Association Between Self‐Reported Potentially Modifiable Cardiac Risk Factors and Perceived Need to Improve Physical Health: A Population‐Based Study

Abstract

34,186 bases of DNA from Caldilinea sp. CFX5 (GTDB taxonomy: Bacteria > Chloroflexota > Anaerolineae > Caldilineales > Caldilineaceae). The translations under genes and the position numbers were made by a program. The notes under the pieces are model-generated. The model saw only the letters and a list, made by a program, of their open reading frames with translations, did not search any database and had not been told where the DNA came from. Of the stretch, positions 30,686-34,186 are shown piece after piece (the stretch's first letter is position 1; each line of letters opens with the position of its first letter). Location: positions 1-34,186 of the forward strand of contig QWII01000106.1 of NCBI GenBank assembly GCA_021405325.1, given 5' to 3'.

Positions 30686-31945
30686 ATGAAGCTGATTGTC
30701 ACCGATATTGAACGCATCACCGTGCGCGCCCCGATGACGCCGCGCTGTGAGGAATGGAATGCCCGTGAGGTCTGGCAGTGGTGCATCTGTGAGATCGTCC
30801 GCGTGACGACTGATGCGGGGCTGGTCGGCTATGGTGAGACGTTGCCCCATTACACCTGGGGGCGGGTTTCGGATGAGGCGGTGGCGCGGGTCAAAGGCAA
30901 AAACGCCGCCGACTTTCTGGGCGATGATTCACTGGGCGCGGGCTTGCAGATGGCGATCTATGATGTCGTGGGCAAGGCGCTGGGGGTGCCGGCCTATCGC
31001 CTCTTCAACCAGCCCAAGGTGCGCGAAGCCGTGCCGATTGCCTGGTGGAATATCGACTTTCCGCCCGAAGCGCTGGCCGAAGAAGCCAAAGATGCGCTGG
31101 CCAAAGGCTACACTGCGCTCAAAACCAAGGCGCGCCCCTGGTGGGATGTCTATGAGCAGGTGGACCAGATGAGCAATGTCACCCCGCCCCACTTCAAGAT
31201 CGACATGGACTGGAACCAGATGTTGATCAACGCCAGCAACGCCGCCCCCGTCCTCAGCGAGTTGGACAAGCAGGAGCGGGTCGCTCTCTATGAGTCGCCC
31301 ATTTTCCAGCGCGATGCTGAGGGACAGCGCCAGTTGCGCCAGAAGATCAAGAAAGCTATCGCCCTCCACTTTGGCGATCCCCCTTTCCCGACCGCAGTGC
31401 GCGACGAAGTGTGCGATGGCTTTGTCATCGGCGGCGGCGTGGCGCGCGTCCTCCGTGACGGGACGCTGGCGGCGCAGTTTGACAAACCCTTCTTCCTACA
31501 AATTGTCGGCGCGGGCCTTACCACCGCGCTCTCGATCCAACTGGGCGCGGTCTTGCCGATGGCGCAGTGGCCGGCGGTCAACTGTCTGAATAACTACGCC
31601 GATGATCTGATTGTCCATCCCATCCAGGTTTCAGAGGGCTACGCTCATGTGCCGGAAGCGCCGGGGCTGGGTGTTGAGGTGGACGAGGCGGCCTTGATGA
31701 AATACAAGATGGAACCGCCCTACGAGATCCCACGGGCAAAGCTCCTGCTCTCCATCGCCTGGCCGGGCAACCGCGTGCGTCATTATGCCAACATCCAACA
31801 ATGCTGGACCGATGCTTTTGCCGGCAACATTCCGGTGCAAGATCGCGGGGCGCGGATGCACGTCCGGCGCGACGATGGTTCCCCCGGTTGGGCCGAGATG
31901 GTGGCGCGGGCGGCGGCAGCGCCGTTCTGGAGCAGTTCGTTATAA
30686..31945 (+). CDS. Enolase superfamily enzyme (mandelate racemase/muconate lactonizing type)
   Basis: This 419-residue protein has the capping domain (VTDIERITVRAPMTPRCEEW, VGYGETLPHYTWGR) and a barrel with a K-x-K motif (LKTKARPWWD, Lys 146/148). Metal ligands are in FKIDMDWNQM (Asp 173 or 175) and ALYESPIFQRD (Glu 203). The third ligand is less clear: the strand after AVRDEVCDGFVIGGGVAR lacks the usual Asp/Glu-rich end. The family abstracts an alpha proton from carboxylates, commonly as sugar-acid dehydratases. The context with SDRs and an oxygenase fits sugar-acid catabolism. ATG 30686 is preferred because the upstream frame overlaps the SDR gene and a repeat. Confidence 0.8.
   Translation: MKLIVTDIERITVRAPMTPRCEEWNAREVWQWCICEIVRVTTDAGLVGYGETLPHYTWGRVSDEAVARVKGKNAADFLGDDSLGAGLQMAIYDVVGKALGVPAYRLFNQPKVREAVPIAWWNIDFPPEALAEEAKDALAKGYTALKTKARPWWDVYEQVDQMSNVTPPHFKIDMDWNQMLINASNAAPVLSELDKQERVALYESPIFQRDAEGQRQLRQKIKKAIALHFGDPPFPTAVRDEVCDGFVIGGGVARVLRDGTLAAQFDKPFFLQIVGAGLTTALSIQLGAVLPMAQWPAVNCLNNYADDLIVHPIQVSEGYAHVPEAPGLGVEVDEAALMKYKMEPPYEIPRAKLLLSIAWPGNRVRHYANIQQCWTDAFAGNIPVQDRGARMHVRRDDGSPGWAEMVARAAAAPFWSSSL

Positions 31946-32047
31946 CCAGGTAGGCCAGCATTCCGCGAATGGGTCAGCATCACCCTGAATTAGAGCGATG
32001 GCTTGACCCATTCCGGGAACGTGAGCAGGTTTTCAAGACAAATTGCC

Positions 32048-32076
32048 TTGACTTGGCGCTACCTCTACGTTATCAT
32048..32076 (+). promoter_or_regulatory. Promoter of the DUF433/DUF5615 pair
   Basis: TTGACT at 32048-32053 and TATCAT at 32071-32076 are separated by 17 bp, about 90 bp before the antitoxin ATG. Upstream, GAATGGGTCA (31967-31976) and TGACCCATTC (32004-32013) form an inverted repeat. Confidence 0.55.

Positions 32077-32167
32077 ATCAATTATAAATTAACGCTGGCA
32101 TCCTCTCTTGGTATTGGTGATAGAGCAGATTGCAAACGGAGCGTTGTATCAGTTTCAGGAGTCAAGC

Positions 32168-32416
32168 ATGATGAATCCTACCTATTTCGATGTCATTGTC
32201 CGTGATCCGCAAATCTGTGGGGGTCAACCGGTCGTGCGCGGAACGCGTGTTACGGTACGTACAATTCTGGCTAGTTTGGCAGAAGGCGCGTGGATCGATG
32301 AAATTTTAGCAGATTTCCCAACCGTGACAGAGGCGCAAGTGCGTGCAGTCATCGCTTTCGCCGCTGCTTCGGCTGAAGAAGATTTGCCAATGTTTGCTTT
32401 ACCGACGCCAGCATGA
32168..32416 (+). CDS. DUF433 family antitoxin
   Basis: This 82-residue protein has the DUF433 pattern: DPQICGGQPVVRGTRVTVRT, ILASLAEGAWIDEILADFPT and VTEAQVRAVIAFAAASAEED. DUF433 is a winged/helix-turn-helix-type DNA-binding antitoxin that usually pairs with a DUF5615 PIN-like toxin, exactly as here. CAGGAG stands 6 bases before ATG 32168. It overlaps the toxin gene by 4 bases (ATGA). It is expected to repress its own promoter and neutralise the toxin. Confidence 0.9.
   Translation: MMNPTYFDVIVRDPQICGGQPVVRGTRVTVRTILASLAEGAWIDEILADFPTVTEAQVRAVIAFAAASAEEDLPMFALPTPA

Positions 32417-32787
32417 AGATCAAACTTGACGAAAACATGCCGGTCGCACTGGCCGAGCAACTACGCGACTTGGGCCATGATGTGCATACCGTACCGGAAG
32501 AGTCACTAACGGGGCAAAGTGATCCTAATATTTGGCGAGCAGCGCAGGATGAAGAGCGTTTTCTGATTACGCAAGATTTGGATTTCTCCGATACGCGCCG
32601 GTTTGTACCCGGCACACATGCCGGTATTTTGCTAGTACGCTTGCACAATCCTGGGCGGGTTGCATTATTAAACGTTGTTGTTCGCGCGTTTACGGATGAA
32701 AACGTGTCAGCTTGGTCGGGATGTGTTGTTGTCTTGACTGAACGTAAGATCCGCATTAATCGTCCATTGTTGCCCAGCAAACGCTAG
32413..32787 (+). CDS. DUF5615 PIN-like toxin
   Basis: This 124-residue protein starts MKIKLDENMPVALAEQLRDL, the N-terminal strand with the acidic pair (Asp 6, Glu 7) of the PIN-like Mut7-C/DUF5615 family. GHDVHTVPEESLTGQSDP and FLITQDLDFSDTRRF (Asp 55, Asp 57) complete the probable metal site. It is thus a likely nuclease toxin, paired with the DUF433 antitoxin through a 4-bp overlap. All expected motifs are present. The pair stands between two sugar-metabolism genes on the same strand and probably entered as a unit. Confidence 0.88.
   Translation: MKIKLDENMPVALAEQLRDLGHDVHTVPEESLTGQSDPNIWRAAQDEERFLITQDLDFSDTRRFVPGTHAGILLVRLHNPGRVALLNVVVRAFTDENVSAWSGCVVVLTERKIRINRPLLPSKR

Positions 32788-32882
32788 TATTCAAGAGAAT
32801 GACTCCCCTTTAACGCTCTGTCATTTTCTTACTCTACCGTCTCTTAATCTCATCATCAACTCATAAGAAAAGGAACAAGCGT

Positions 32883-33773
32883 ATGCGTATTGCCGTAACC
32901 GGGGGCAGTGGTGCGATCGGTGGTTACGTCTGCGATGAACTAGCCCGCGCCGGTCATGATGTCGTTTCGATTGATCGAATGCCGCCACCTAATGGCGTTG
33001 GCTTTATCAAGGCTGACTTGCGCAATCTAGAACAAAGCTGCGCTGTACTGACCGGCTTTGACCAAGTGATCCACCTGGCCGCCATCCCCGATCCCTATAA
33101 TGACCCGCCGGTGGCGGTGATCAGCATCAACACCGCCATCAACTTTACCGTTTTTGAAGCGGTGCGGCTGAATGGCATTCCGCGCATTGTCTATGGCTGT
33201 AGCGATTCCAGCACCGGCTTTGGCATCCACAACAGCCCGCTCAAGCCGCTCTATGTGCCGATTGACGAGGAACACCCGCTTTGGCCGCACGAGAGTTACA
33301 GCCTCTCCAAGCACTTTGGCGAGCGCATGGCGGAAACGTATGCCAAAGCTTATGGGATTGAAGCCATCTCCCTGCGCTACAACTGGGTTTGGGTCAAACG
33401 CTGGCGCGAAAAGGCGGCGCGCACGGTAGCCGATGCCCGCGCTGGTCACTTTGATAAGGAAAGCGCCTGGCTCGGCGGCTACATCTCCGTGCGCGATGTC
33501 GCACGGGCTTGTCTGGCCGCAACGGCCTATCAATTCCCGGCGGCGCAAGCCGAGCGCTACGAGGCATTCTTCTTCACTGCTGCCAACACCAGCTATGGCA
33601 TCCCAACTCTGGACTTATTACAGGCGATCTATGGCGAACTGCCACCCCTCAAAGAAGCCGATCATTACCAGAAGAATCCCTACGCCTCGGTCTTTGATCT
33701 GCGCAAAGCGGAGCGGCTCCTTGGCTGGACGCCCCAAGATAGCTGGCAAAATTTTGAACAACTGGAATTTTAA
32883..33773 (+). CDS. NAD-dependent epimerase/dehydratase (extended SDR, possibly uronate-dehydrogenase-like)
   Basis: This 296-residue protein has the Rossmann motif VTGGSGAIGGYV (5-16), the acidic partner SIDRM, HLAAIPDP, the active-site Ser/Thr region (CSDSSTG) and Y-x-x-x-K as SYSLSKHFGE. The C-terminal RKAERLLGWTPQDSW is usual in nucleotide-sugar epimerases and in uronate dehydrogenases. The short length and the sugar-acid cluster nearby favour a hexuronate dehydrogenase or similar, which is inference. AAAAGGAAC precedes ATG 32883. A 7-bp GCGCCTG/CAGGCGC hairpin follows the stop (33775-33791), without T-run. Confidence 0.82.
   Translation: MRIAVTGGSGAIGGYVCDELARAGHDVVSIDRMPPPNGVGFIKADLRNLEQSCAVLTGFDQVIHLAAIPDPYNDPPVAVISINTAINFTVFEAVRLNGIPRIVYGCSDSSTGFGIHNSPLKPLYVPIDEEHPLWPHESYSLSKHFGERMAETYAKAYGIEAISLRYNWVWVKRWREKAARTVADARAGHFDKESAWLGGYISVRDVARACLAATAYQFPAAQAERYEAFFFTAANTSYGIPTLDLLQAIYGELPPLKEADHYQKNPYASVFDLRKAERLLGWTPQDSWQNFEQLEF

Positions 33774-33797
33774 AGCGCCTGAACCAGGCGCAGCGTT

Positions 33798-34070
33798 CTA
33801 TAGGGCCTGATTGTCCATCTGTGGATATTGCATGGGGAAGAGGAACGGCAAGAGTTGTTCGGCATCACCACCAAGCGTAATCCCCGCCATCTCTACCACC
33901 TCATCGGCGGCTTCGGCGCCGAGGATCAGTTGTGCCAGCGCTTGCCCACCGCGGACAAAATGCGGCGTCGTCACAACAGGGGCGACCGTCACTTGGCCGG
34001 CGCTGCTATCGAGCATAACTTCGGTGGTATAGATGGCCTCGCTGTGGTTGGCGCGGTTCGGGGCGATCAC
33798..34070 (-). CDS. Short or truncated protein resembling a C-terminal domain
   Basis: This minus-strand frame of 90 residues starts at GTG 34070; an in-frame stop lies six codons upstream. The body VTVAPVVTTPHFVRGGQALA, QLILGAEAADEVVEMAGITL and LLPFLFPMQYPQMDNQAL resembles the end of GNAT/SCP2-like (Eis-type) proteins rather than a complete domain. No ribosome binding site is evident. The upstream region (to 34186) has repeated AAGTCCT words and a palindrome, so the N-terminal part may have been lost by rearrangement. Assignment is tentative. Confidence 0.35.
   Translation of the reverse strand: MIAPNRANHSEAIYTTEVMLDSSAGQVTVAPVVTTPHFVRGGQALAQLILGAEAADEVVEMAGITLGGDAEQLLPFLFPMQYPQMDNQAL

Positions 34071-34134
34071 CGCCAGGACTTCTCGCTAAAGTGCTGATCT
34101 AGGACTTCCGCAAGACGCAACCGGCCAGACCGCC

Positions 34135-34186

BACKGROUND An individual's perceived need to improve their physical health (PNIPH) is an essential precursor to adopting healthy behaviors. Nine potentially modifiable risk factors (PMRFs) for myocardial infarction collectively account for ≥90% of the population attributable risk. Though widely recognized, their impact on individuals' health perceptions is unclear. METHODS AND RESULTS Residents from 6 provinces were administered a module on changes to improve health as part of the 2011-2012 Canadian Community Health Survey, yielding relevant data for 8 of the 9 PMRFs sought. The potential effects of PMRFs individually and cumulatively on PNIPH were examined using modified Poisson regression. In total, 45 443 respondents were included, representing 11 006 123 individuals and corresponding to 96.8% of the adult population of the sampled provinces. The sum of PMRFs was positively associated with PNIPH (adjusted prevalence ratio, 1.08; 95% CI, 1.07-1.09 per additional PMRF) with 82.3% of individuals with ≥5 PMRFs reporting this perception. Smoking, obesity, and low physical activity were most strongly associated with PNIPH, whereas hypertension and diabetes mellitus exhibited no association with this outcome after adjusting for potential confounders. Barriers to adopting healthy behaviors were reported by 55.9% of individuals endorsing PNIPH. CONCLUSIONS The cumulative burden of PMRFs is positively associated with PNIPH; however, individual PMRFs differentially contribute to this perception. Among those at highest cardiac risk, ≈1 in 5 denied PNIPH. A better understanding of factors underlying health perceptions and behaviors is needed to capitalize on cardiovascular preventive efforts.

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